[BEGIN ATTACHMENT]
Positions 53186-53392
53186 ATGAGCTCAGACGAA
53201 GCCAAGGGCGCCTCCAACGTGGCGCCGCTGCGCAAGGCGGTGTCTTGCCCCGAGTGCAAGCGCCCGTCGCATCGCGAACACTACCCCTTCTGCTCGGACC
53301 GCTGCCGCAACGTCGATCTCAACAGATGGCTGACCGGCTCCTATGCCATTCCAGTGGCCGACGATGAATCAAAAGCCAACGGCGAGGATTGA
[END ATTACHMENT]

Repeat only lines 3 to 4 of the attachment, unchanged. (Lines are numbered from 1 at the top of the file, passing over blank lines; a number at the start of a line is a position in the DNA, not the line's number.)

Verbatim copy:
53201 GCCAAGGGCGCCTCCAACGTGGCGCCGCTGCGCAAGGCGGTGTCTTGCCCCGAGTGCAAGCGCCCGTCGCATCGCGAACACTACCCCTTCTGCTCGGACC
53301 GCTGCCGCAACGTCGATCTCAACAGATGGCTGACCGGCTCCTATGCCATTCCAGTGGCCGACGATGAATCAAAAGCCAACGGCGAGGATTGA